History is made in Atlanta as the Victory Fund-endorsed Joan P. Garner, an openly lesbian African-American, won her run-off election for a seat on the Fulton County Commission. Because no Republican or independent candidates qualified for the November ballot, Garner effectively becomes the first openly LGBT member of the commission.
Garner will represent District 6, which is downtown Atlanta. Garner won 64% of the vote against 36% for challenger Keisha Waites, reports the Atlanta Journal Constitution. "I am both humbled and honored that my friends and neighbors in District 6 gave me their vote of confidence," Garner said last night. "I look forward to serving as their voice in the Fulton County government."
Garner boasts more than two decades in politics and non-profits, most recently serving as president and CEO of the Historic District Development Corporation, a nonprofit that facilitates the preservation of the Martin Luther King, Jr. National Historic District. "Garner also served on the transition team of Mayor Maynard Jackson, who later appointed her as a senior advisor on gay and lesbian issues," writes Project Q Atlanta. "That appointment was the first high-level LGBT position created by an Atlanta mayor. "
The District 6 race was historical in more ways than one: Joan Garner and Keisha Waites are both openly lesbian Black women. But the LGBT vote did not split, reports Georgia Voice. "While Waites won the endorsement of the Atlanta Eagle, after helping the sister of one of the gay bar’s owners, Garner had the solid support of all three LGBT political groups that made endorsements in the race: Georgia Equality, Atlanta Stonewall Democrats and the Victory Fund, a national group that backs qualified LGBT candidates." Garner also had the support of the AFL-CIO.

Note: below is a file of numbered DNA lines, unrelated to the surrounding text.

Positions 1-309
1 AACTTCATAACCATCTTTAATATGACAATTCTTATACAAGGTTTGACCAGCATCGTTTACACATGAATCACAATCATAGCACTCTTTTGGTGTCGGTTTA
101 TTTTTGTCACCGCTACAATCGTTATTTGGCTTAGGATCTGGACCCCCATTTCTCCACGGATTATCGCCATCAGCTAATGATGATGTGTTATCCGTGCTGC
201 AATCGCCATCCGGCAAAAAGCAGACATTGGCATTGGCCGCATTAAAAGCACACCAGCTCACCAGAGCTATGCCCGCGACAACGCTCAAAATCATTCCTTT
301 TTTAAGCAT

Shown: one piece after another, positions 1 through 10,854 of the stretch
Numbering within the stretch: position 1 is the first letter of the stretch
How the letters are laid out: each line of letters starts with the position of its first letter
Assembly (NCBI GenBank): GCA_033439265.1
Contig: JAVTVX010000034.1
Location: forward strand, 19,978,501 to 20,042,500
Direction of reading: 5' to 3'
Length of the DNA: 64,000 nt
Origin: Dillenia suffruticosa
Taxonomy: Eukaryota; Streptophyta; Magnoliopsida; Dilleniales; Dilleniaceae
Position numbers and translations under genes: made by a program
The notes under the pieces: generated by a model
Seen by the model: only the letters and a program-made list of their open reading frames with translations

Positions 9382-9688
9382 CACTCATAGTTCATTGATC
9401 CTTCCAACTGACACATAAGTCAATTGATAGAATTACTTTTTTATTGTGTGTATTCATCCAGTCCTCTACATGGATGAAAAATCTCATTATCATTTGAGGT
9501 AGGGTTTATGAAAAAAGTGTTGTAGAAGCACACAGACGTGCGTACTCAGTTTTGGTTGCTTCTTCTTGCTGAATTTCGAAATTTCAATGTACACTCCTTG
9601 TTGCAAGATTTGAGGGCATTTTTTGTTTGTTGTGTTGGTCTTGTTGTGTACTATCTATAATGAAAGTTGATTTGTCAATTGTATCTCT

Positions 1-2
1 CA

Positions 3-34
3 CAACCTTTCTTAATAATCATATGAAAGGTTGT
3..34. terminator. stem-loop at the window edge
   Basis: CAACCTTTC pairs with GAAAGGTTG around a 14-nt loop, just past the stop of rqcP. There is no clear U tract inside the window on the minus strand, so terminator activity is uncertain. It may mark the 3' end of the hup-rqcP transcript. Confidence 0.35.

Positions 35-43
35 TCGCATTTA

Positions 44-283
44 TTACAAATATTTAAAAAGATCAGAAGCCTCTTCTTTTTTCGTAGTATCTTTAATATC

Waites, who has unsuccessfully run for office seven times since 2001, "avoided interviews with gay media outlets... and has yet to spell out where she stands on specific LGBT issues." In contrast, Garner supports all LGBT platform issues, such as a statewide hate crimes law, workplace non-discrimination protections, repealing the state’s constitutional ban on same-sex marriage and gay adoptions.
Atlanta, which is often called the 'Black Gay Mecca', is becoming a powerhouse for Black openly lesbian political candidates. Last December, Simone Bell was elected the first openly lesbian black state legislator in U.S. history. In 1999, Kecia Cunningham was elected Decatur City Commissioner and became the first Black openly gay elected official in Georgia.